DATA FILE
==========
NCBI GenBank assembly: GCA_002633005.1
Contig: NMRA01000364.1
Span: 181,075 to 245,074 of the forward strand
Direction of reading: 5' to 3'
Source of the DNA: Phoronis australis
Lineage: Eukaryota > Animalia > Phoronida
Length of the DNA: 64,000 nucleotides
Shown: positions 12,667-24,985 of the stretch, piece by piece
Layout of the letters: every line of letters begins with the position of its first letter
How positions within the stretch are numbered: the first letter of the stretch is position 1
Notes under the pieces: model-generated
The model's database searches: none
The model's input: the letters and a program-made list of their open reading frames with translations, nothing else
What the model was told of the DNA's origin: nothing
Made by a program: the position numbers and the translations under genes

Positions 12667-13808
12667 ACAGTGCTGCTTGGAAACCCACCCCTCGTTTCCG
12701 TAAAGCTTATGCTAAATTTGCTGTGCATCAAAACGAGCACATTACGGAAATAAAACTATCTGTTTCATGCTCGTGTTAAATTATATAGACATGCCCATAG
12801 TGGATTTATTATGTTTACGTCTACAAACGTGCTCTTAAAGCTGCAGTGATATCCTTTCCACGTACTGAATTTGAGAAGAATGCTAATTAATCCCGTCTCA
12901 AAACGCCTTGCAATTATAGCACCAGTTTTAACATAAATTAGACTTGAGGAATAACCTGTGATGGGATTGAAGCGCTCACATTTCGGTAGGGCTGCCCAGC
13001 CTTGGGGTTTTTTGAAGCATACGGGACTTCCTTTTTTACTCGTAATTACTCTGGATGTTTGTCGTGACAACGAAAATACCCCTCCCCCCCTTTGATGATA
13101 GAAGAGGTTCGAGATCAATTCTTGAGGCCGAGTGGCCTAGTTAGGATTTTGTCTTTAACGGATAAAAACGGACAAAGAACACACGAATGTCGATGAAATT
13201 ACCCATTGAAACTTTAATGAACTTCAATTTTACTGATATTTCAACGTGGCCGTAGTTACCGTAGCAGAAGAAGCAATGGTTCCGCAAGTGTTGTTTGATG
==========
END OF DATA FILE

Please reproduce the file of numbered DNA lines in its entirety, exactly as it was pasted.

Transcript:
NCBI GenBank assembly: GCA_002633005.1
Contig: NMRA01000364.1
Span: 181,075 to 245,074 of the forward strand
Direction of reading: 5' to 3'
Source of the DNA: Phoronis australis
Lineage: Eukaryota > Animalia > Phoronida
Length of the DNA: 64,000 nucleotides
Shown: positions 12,667-24,985 of the stretch, piece by piece
Layout of the letters: every line of letters begins with the position of its first letter
How positions within the stretch are numbered: the first letter of the stretch is position 1
Notes under the pieces: model-generated
The model's database searches: none
The model's input: the letters and a program-made list of their open reading frames with translations, nothing else
What the model was told of the DNA's origin: nothing
Made by a program: the position numbers and the translations under genes

Positions 12667-13808
12667 ACAGTGCTGCTTGGAAACCCACCCCTCGTTTCCG
12701 TAAAGCTTATGCTAAATTTGCTGTGCATCAAAACGAGCACATTACGGAAATAAAACTATCTGTTTCATGCTCGTGTTAAATTATATAGACATGCCCATAG
12801 TGGATTTATTATGTTTACGTCTACAAACGTGCTCTTAAAGCTGCAGTGATATCCTTTCCACGTACTGAATTTGAGAAGAATGCTAATTAATCCCGTCTCA
12901 AAACGCCTTGCAATTATAGCACCAGTTTTAACATAAATTAGACTTGAGGAATAACCTGTGATGGGATTGAAGCGCTCACATTTCGGTAGGGCTGCCCAGC
13001 CTTGGGGTTTTTTGAAGCATACGGGACTTCCTTTTTTACTCGTAATTACTCTGGATGTTTGTCGTGACAACGAAAATACCCCTCCCCCCCTTTGATGATA
13101 GAAGAGGTTCGAGATCAATTCTTGAGGCCGAGTGGCCTAGTTAGGATTTTGTCTTTAACGGATAAAAACGGACAAAGAACACACGAATGTCGATGAAATT
13201 ACCCATTGAAACTTTAATGAACTTCAATTTTACTGATATTTCAACGTGGCCGTAGTTACCGTAGCAGAAGAAGCAATGGTTCCGCAAGTGTTGTTTGATG